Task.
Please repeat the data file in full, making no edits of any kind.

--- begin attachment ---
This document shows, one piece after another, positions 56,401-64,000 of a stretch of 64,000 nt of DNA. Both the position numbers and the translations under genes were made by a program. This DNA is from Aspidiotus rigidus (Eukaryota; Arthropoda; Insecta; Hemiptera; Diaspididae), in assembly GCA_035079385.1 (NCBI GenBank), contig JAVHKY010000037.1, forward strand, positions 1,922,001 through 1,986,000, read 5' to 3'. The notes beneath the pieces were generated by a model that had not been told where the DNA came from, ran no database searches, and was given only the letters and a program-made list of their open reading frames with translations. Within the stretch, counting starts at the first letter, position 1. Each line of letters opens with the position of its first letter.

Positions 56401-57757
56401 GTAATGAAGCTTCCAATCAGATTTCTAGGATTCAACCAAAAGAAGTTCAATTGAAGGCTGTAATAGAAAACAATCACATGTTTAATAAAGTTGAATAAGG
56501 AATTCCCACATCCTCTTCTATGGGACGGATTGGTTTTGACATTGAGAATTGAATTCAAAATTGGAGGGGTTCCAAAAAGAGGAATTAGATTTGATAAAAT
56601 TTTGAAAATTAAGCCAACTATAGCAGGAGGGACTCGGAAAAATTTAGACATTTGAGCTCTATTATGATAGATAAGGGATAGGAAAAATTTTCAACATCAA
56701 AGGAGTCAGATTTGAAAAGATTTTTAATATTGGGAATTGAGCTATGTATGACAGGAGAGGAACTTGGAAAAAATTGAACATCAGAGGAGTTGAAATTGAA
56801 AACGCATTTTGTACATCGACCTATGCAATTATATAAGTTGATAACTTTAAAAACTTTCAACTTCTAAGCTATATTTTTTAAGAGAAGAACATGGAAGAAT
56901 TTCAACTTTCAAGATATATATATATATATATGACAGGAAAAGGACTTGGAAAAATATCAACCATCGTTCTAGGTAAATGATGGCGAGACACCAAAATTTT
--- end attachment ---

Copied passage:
This document shows, one piece after another, positions 56,401-64,000 of a stretch of 64,000 nt of DNA. Both the position numbers and the translations under genes were made by a program. This DNA is from Aspidiotus rigidus (Eukaryota; Arthropoda; Insecta; Hemiptera; Diaspididae), in assembly GCA_035079385.1 (NCBI GenBank), contig JAVHKY010000037.1, forward strand, positions 1,922,001 through 1,986,000, read 5' to 3'. The notes beneath the pieces were generated by a model that had not been told where the DNA came from, ran no database searches, and was given only the letters and a program-made list of their open reading frames with translations. Within the stretch, counting starts at the first letter, position 1. Each line of letters opens with the position of its first letter.

Positions 56401-57757
56401 GTAATGAAGCTTCCAATCAGATTTCTAGGATTCAACCAAAAGAAGTTCAATTGAAGGCTGTAATAGAAAACAATCACATGTTTAATAAAGTTGAATAAGG
56501 AATTCCCACATCCTCTTCTATGGGACGGATTGGTTTTGACATTGAGAATTGAATTCAAAATTGGAGGGGTTCCAAAAAGAGGAATTAGATTTGATAAAAT
56601 TTTGAAAATTAAGCCAACTATAGCAGGAGGGACTCGGAAAAATTTAGACATTTGAGCTCTATTATGATAGATAAGGGATAGGAAAAATTTTCAACATCAA
56701 AGGAGTCAGATTTGAAAAGATTTTTAATATTGGGAATTGAGCTATGTATGACAGGAGAGGAACTTGGAAAAAATTGAACATCAGAGGAGTTGAAATTGAA
56801 AACGCATTTTGTACATCGACCTATGCAATTATATAAGTTGATAACTTTAAAAACTTTCAACTTCTAAGCTATATTTTTTAAGAGAAGAACATGGAAGAAT
56901 TTCAACTTTCAAGATATATATATATATATATGACAGGAAAAGGACTTGGAAAAATATCAACCATCGTTCTAGGTAAATGATGGCGAGACACCAAAATTTT